Lab Locked Down? Look to Launch
- Published on March 18, 2020
Status is reachableTim RainesCommunications | Business Development | New Ventures for Science and Tech Innovators1 article Following
In the “Lab to Launch” commercialization ecosystem, many researchers have been forced out of the lab and are on “lockdown”. During this time away from your projects, turn the situation into an opportunity to tackle the work that is needed to launch your ideas and innovations into the marketplace. There are many opportunities to make this time productive. While many of you work with consulting firms for commercialization, you would do yourself a huge favor by diving into the market and opportunity yourself and connect with the market players and gather key insights that will improve your lab time once you can return.
You’ll find that more than ever, people are available and willing to talk with you over a common interest. Your market has time, so take advantage of their time to move your innovation forward on the path to commercialization.
Here are some ways to spend your time wisely:
Discover SBIR – If you have never commercialized your research but are curious, the first step is to familiarize yourself with the Small Business Innovation Research (SBIR) grant programs. The first place to start is SBIR.gov. There you will find helpful tutorials and ultimately the “topics” that are of interest to the granting agencies. SBIR is an excellent way to see what the market is seeking. The topics are essentially “challenges” that they are seeking someone to solve.
Explore Secondary Market Research – If you are a university researcher, log into your library’s online database. Search for the business databases. Many will have access to highly valuable and normally very costly research. These databases can help you determine the market potential for your innovation. You will need this information when you apply for grant funding or if you plan to pitch for private capital. You will also learn about possible competitors, licensing targets, customer landscape, and what the market most wants from providers over the coming years. When you find targets, then it is time to make calls or do “primary research”.
Do Primary Research – Call and email market experts and end-users for your technology. I do this all day for clients and this Monday alone, I saw a 5X improvement on responses. Two joked about the “lockdown” from work, with one saying he was left with “nothing better to do”. instant rapport was made and valuable insights gathered that will help my clients move their innovation forward. You can learn a significant amount from connecting to the market regularly and will not only find guidance on your technology development but possibly commercial partners that will help you with more than just insights. Starting with peers and then associations that serve your market are the easy ones as they are almost always willing to help and interested in new developments. Calling into possible licensing partners or customers is tougher but this is where success is made…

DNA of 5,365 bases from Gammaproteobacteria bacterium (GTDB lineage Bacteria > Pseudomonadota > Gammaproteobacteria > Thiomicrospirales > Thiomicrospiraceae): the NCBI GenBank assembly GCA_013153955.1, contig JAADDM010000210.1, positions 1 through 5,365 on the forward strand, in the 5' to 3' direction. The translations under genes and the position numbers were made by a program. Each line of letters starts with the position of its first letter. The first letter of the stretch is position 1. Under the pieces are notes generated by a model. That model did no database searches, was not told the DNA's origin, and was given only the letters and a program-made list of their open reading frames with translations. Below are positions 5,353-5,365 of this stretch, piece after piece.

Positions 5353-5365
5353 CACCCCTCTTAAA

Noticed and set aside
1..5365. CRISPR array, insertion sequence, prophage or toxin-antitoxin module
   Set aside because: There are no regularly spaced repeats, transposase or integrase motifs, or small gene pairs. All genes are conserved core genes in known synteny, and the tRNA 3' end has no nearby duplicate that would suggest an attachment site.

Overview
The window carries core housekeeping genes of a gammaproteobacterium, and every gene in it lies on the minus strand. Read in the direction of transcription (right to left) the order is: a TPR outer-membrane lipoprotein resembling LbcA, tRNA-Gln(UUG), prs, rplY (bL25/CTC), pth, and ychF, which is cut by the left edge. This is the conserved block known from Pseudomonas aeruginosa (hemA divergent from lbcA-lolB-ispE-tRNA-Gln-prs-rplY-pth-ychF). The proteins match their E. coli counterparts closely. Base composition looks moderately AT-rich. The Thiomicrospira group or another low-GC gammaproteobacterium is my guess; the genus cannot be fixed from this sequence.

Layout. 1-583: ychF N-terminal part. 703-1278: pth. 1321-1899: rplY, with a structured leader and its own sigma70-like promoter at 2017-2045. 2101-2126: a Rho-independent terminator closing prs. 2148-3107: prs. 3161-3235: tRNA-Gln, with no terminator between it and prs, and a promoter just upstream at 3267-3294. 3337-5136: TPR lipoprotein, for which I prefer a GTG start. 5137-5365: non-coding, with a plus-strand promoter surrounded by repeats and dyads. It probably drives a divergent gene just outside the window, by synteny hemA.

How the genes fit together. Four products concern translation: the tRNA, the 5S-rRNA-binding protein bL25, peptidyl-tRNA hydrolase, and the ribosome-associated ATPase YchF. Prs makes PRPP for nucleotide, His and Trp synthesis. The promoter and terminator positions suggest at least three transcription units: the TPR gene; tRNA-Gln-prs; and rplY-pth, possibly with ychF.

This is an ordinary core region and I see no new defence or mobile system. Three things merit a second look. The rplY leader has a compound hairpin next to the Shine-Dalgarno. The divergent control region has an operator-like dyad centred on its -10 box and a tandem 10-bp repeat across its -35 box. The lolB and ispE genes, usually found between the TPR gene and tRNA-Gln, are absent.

Call Possible Customers – Using LinkedIn, find people who are involved in the target market for your innovation. This may be uncomfortable for many innovators but your customers want to hear from you and the authenticity you bring to the discussion will be welcome. Do not think of it as a “sales call”, simply helping them with their job by finding out what would they like to see in the market and in return, they gain value by learning about cutting edge innovations in their space.
Build a Competitive Matrix – From your research you will find out what companies are already out there serving the market. Ask potential customers who they use, what they pay, what they are frustrated with and use that data to formulate a market approach strategy. Even if you plan to hire this out, the high level overview of the competitive landscape will be invaluable to your grant application or pitch deck.
Pitch Your Spouse, Children, Roommates – If you’re lucky enough to be locked in with loved ones, tell them you have a new game to play – “Pitch my Innovation”. The key to a good pitch is simplicity and clarity. This is probably the biggest problem innovators have in the commercialization process. You know your idea but your audience likely does not understand, or if they do, they are looking for other information. They want to know at the highest of levels, what it does, how it impacts them, and by how much. Make the exercise fun and see how simple you can pitch the idea and opportunity. Make a 45 second “elevator pitch” and a 10-minute pitch deck and try them out on someone who does not know much about your work or the market. If you can do this, then you are well on your way to being ready to pitch an investor or partner.
Dive into Patents – Searching the patent databases can be another helpful secondary research step. You can find insights into how patentable your idea is, who are the companies involved in your niche, and where new research is headed.
When you are able to return to the lab, any commercialization work you have done will benefit your work. New insights will help guide the innovation and you will be pointed in the direction the market is going. Use your time wisely while on a break from the lab and you will find exponential payback for your efforts.